Ants that raise insects for meat

It might be time to cross another thing off the list of "Stuff That Only Humans Do." Some researchers think that a species of ants raise other animals (in this case, insects) for the sole purpose of eating those animals. If they're right, it's the first time that this behavior will have been documented in a species other than humans. (There are ants that "milk" other insects, but that's different.) (Via Rowan Hooper) Read the rest

Video: Dr. Sketchy's Star Wars Anti-Art School Class

[Video Link]

Mark Day of YouTube fame says,

The San Francisco branch of Molly Crabapple's Dr. Sketchy's Anti-Art School recently offered a nerd-tastic Star Wars-themed life class, of which this video covers just a few of the poses shown. There's also a probably-NSFW 'Special Edition' which features less CGI and more pasties.

 Dr. Sketchy art salon comes to LA Dr Sketchy life drawing salon in LA on June 21 - Prize winning sketch from Dr. Sketchy's in Los Angeles Dr. Sketchy's Roadshow Dr. Sketchy's Anti-Art School has over 100 branches around the ... Dr. Sketchy's 24-hour life drawing session in Los Angeles, January ... Dr. Sketchy's Anti-Art School one-year anniversary in LA, Sunday ... Read the rest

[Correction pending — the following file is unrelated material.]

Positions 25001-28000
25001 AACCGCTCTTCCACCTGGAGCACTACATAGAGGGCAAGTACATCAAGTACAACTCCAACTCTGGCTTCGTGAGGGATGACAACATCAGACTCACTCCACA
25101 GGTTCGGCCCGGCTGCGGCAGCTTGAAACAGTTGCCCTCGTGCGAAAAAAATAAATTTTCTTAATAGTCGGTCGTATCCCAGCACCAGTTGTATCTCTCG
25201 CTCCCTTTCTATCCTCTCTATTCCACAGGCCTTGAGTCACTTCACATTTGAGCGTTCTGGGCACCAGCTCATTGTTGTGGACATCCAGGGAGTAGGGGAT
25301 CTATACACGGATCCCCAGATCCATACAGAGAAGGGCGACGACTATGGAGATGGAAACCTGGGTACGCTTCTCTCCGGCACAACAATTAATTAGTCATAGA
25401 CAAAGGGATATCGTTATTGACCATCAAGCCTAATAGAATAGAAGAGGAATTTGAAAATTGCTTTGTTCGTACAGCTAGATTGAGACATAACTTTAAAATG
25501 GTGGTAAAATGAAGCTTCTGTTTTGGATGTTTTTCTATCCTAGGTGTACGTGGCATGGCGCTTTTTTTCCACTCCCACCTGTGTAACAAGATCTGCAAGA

Humans aren't the only animals that get stoned

It seems like no matter where you try to draw the line between animals and people, the animals keep sneaking a paw (or hoof) over. They make tools. They have sex for fun. They commit murder. And, says neuroscientist David Linden, they also like to get high.

Animals in the wild will also voluntarily and repeatedly consume psychoactive plants and fungi. Birds, elephants, and monkeys have all been reported to enthusiastically seek out fruits and berries that have fallen to the ground and undergone natural fermentation to produce alcohol. In Gabon, which lies in the western equatorial region of Africa, boars, elephants, porcupines, and gorillas have all been reported to consume the intoxicating, hallucinogenic iboga plant (Tabernanthe iboga). There is even some evidence that young elephants learn to eat iboga from observing the actions of their elders in the social group. In the highlands of Ethiopia, goats cut the middleman out of the Starbucks business model by munching wild coffee berries and catching a caffeine buzz.